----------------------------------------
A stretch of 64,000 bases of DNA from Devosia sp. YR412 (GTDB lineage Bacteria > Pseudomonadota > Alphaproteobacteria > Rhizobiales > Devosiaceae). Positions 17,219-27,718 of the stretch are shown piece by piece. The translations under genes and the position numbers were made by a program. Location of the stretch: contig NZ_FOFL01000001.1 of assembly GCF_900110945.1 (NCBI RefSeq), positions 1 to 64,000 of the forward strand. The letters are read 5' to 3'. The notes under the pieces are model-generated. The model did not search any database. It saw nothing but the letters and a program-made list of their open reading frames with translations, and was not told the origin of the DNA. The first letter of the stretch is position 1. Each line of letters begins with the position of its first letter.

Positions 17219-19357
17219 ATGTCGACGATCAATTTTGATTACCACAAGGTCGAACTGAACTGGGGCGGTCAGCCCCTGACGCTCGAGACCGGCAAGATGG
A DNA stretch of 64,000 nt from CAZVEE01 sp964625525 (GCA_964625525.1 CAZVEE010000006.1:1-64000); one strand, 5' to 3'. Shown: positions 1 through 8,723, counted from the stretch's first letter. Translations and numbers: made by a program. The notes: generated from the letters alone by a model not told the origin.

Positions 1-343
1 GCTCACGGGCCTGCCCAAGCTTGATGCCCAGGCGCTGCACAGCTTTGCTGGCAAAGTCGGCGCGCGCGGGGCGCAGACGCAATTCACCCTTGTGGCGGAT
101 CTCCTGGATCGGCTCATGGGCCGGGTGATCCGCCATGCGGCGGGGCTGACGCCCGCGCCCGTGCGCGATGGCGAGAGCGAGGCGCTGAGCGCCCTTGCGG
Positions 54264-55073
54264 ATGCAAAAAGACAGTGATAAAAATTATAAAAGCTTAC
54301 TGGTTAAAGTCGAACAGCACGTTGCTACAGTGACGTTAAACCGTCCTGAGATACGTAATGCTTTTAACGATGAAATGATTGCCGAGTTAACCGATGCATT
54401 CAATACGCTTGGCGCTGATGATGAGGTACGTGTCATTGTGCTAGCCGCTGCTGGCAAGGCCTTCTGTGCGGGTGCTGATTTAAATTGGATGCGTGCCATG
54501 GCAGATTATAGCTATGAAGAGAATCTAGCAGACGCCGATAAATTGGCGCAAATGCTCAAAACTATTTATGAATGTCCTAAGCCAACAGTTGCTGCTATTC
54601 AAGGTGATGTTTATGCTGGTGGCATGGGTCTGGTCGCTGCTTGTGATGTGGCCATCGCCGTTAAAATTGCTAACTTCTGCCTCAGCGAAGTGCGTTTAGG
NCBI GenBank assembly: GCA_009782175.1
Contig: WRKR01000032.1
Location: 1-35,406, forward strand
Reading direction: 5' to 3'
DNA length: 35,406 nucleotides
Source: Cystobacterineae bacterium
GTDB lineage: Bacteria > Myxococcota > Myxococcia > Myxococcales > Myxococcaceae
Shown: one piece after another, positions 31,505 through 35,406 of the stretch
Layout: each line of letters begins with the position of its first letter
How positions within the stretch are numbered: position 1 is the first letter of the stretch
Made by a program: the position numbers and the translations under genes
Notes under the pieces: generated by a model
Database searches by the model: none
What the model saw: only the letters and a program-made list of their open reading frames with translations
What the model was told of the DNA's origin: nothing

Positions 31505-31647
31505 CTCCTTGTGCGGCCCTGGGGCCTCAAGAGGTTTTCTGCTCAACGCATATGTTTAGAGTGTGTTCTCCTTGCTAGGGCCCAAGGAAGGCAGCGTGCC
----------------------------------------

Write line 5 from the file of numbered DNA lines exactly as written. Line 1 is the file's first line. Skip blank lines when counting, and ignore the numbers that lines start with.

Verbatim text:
Positions 1-343